Hunter K. S., J. Craig, C. J. Lanning, S. Y. J. Chen, Y Zhang, R. Garg, D. D. Ivy, R. Shandas 2006 Simulations of congenital septal defect closure and reactivity testing in patient specific models of the pediatric pulmonary vasculature: a 3D numerical study with fluid-structure interaction. J. Biomech. Eng. 128(4):564–572PubMedCrossRefGoogle Scholar
  15. 15.
    Khunatorn K., B. Shandas, C. DeGroff, S. Mahalingham 2003 Comparison of in vitro velocity measurements in a scaled total cavopulmonary connection with computational predictions. Ann. Biomed. Eng. 31(7):810–822PubMedCrossRefGoogle Scholar
  16. 16.
    de Leval M. R. 2005 The Fontan circulation: a challenge to William Harvey? Nat. Clin. Pract. Cardiovasc. Med. 2(4):202–208PubMedCrossRefGoogle Scholar
  17. 17.
    Masters J. C., M. Ketner, M. S. Bleiweis, M. Mill, A. Yoganathan, C. L. Lucas 2004 The effect of incorporating vessel compliance in a computational model of blood flow in a total cavopulmonary connection (TCPC) with caval centerline offset. J. Biomech. Eng. 126(6):709–713PubMedCrossRefGoogle Scholar
  18. 18.
    Masters, J. C., M. Ketner, M. Mill, A. P. Yoganathan, and C. L. Lucas. Assessing the effect of compliance on the efficacy of the total cavopulmonary connection. J. Biomech. Eng. 2006 (in press)Google Scholar
  19. 19.
    Migliavacca F., R. Balossino, G. Pennati, G. Dubini, T. Y. Hsia, M. R. de Leval, E. L. Bove 2006 Multiscale modelling in biofluidynamics: application to reconstructive pediatric cardiac surgery. J Biomech. 39(6):1010–1020PubMedCrossRefGoogle Scholar
  20. 20.
    Moyle K. R., L. Antiga, D. A. Steinman 2006 Inlet conditions for image-based CFD models of the carotid bifurcation: is it reasonable to assume fully developed flow? J. Biomech. Eng. 128(3):371–379PubMedCrossRefGoogle Scholar
  21. 21.
    Pekkan K., D. Frakes, D. Zélicourt, C. W. Lucas, W. J. Parks, A. P. Yoganathan 2005 Coupling pediatric ventricle assist devices to the Fontan circulation; simulations with a lumped parameter model. ASAIO J. 51(5):618–628PubMedCrossRefGoogle Scholar
  22. 22.
    Pekkan K., H. Kitajima, J. Forbess, M. Fogel, K. Kanter, J. M. Parks, S. Sharma, A. P. Yoganathan 2005 Total cavopulmonary connection flow with functional left pulmonary artery stenosis—fenestration and angioplasty in vitro. Circulation 112(21):3264–3271PubMedCrossRefGoogle Scholar
  23. 23.
    Pekkan K., D. de Zélicourt, L. Ge, F. Sotiropoulos, D. Frakes, M. A. Fogel, A. P. Yoganathan 2005 Physics-driven CFD modeling of complex anatomical cardiovascular flows-a TCPC case study. Ann. Biomed. Eng. 33(3):284–300PubMedCrossRefGoogle Scholar
  24. 24.
    Perot B. 2000 Conservation properties of unstructured staggered mesh schemes. J. Comput. Phys. 159(1):58–59CrossRefGoogle Scholar
  25. 25.
    Tang B. T., C. P. Cheng, M. T. Draney, N. M. Wilson, P. S. Tsao, R. J. Herfkens, C. A. Taylor 2006 Abdominal aortic hemodynamics in young healthy adults at rest and during lower limb exercise: quantification using image-based computer modeling. Am. J. Physiol. Heart. Circ. Physiol. 291(2):H668–H676PubMedCrossRefGoogle Scholar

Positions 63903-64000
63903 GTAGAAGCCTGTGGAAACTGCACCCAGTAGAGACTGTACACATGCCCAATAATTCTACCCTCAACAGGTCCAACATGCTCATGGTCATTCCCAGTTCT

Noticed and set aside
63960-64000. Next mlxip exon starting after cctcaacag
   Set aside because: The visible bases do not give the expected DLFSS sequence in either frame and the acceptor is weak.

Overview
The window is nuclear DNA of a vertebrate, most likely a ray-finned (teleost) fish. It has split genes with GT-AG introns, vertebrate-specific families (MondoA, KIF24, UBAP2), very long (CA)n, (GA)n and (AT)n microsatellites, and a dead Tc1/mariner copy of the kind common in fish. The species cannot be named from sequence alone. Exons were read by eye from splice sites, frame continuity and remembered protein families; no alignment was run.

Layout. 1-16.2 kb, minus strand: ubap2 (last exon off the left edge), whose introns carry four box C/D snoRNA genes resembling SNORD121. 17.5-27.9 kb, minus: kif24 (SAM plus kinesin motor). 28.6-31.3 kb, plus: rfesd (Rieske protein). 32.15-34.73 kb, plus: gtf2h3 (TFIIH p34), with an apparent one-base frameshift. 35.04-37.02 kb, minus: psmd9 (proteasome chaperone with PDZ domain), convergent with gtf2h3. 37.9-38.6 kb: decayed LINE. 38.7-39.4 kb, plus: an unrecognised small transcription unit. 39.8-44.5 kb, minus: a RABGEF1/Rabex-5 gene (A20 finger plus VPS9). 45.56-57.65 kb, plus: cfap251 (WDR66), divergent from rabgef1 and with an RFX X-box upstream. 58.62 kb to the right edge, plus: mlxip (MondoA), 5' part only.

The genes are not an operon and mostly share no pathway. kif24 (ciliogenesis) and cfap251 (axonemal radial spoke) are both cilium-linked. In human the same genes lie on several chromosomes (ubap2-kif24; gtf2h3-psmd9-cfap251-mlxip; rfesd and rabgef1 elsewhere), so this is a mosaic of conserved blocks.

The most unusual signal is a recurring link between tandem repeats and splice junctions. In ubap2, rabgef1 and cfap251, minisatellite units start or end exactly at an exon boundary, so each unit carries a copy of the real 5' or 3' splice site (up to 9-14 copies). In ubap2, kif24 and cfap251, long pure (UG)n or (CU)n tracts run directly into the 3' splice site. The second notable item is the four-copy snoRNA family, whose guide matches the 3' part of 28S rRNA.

26. 26.
    Tezduyar. T. E., S. Sathe, T. Cragin, B. Nanna, B. S. Conklin, J. Pusewang, and M. Schwaab. Modelling of fluid–structure interactions with the space–time finite elements: arterial fluid mechanics. Int. J. Numer. Meth. Fluids 54(6–8):901–922, 2007CrossRefGoogle Scholar
  27. 27.
    Whitehead, K. K., K. Pekkan, R. Doddasomayajula, H. D. Kitajima, K. S. Sundareswaran, A. P. Yoganathan, and M. A. Fogel. Extracardiac Fontan demonstrates lower power loss compared to intracardiac Fontan—a computational fluid dynamics study. Presented at the Annual Scientific Sessions of the American College of Cardiology, March 24–27, 2007Google Scholar
  28. 28.
    Yerneni, V., K. Pekkan, P. Nourparvar, D. de Zélicourt, J. Rossignac, L. Dasi, F. Sotirpoulos, and A. P. Yoganathan. Comparative CFD study of hemi-Fontan and Glenn anastomosis: idealized and anatomical models with free-form deformed variations. In: Proceedings of ASME-Bio2006 Summer Bioengineering Conference, Florida, June 21–25, 2006Google Scholar
  29. 29.
    Yue X., F. N. Hwang, R. Shandas, X. C. Cai 2004 Simulation of branching blood flows on parallel computers. Biomed. Sci. Instrum. 40:325–330PubMedGoogle Scholar
  30. 30.
    Zhang X., D. Schimdt, B. Perot 2002 Accuracy and conservation properties of a three-dimensional unstructured staggered mesh scheme for fluid dynamics. J. Comput. Phys. 175(2):764–791CrossRefGoogle Scholar
  31. 31.
    de Zélicourt D., K. Pekkan, H. Kitajima, D. Frakes, A. P. Yoganathan 2005 Single-step stereolithography of complex anatomical models for optical flow measurements. J. Biomech. Eng. 127(1):204–207PubMedCrossRefGoogle Scholar
  32. 32.
    de Zélicourt D., K. Pekkan, W. J. Parks, K. Kanter, M. Fogel, A. P. Yoganathan 2006 Flow study of an extra-cardiac connection with persistent left superior vena cava. J. Thorac. Cardiovasc. Surg. 31(4):785–791Google Scholar

Copyright information

© Biomedical Engineering Society 2007

Authors and Affiliations

  • Chang Wang
    • 1
  • Kerem Pekkan
    • 1
    • 2
  • Diane de Zélicourt
    • 1
  • Marc Horner
    • 3
  • Ajay Parihar
    • 4
  • Ashish Kulkarni
    • 4
  • Ajit P. Yoganathan
    • 1
  1. 1.Wallace H. Coulter School of Biomedical EngineeringGeorgia Institute of TechnologyAtlantaUSA
  2. 2.Department of Biomedical EngineeringCarnegie Mellon UniversityPittsburghUSA
  3. 3.ANSYS Inc.EvanstonUSA
  4. 4.Fluent India Pvt LtdPuneIndia

Personalised recommendations